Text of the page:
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Do you have questions about child support and how to access it? Find information and your local office to get help.

Does the Federal Government Offer Car Grants?

No. The federal government offers grants and financial assistance in many areas, but will not give you money to buy a car.

There are very few grants available to individuals, sometimes called “personal grants.” Most grants are awarded to universities, researchers, cities, states, counties and non-profit organizations. If you are searching for a grant, get more information on specific grants and funding opportunities in a particular field, put all the information you need in one place.

The best place to find money to help you and your family is

When looking for financial assistance, remember that there are differences between grants and loans. You are required to pay back a loan, often with interest. You are not required to pay back a grant.

Your state’s human service or social service agency might also be able to provide financial assistance or refer you to local community organizations for help.

Answers to Your Most Frequent Questions about Social Security Benefits

During Financial Literacy Month we asked our Facebook, Twitter and Google+ friends what questions they had related to Social Security benefits and retirement. Below are some of the most frequently asked questions we received and the answers that our partner at the Social Security Administration provided.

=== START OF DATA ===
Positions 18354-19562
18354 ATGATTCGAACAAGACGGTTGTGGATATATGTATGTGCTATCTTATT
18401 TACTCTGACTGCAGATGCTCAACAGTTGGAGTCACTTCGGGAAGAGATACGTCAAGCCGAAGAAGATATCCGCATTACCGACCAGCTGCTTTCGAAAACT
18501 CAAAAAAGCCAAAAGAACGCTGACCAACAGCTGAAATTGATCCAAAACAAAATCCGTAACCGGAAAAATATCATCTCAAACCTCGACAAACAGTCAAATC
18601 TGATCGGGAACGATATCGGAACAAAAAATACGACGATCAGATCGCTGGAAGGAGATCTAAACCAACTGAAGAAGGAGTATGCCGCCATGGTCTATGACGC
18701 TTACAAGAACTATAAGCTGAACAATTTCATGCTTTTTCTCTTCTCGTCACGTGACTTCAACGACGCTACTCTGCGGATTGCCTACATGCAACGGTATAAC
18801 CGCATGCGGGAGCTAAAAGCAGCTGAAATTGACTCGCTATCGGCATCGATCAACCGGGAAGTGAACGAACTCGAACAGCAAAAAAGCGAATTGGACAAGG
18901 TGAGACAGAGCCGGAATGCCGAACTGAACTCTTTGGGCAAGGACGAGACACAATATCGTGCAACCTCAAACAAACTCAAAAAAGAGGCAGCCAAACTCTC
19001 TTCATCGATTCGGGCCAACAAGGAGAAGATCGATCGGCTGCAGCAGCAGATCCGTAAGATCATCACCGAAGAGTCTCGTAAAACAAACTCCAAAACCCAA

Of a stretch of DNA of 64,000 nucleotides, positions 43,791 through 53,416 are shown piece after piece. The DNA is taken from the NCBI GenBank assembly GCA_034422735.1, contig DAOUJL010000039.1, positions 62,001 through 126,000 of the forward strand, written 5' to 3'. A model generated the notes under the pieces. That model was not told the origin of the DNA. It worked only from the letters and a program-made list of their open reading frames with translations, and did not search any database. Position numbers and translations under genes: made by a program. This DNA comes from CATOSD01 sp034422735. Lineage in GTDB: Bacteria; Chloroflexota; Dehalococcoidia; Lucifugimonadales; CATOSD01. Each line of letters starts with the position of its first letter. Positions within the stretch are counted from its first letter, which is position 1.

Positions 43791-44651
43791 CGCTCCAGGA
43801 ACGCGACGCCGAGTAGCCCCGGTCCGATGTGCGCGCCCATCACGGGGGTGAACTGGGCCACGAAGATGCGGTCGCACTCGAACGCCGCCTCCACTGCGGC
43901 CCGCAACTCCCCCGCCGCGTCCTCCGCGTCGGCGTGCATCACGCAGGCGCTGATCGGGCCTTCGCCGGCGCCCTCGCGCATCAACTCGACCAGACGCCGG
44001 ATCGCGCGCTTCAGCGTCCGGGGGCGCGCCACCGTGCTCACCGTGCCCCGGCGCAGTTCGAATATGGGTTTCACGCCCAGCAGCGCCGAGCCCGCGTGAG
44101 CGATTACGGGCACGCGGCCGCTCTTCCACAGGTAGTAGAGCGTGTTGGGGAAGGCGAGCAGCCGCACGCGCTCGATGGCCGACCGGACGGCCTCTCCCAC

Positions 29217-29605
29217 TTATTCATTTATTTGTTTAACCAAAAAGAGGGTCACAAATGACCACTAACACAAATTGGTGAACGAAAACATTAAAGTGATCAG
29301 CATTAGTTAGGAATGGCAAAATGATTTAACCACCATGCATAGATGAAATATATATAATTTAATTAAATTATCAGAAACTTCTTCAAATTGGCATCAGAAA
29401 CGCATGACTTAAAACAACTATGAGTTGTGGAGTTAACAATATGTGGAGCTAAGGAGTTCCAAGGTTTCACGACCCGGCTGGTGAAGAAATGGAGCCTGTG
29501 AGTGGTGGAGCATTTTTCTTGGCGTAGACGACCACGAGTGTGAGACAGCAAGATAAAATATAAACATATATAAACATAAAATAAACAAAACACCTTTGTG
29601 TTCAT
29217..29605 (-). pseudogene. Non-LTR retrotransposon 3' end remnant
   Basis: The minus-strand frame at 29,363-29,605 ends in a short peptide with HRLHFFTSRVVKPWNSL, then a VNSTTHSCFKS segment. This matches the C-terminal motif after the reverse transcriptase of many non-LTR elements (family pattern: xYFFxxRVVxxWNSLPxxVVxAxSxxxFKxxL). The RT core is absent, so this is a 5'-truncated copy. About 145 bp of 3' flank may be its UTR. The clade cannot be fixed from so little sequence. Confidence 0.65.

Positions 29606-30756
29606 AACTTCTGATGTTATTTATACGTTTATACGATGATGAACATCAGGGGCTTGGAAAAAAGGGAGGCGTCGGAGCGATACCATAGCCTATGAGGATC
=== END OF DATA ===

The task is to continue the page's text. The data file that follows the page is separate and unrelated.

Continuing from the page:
What is the minimum age to collect Social Security benefits?

As early as 62 years of age for reduced benefits, or unreduced benefits at your full retirement age.  Full retirement depends on your year of birth. Learn about the pros and cons of early retirement or delaying retirement.

How can I collect benefits if I have a child with a disability?

If you are the parent of a child who has a physical or mental impairment that causes severe functional limitations, your child could be eligible for Supplemental Security Income. Visit: to learn more and complete a disability report. You can also call 1-800-772-1213 to schedule an appointment with the SSA.

Is my spouse eligible for benefits?

A spouse could receive an amount equal to 50 percent of the amount the beneficiary receives at full retirement age, if the spouse is of full retirement age as well. If this spouse receives a pension from an employer not covered under Social Security, benefits will be reduced. You can find more information on the Government Pension Offset (PDF).

Survivor benefits, how does this work?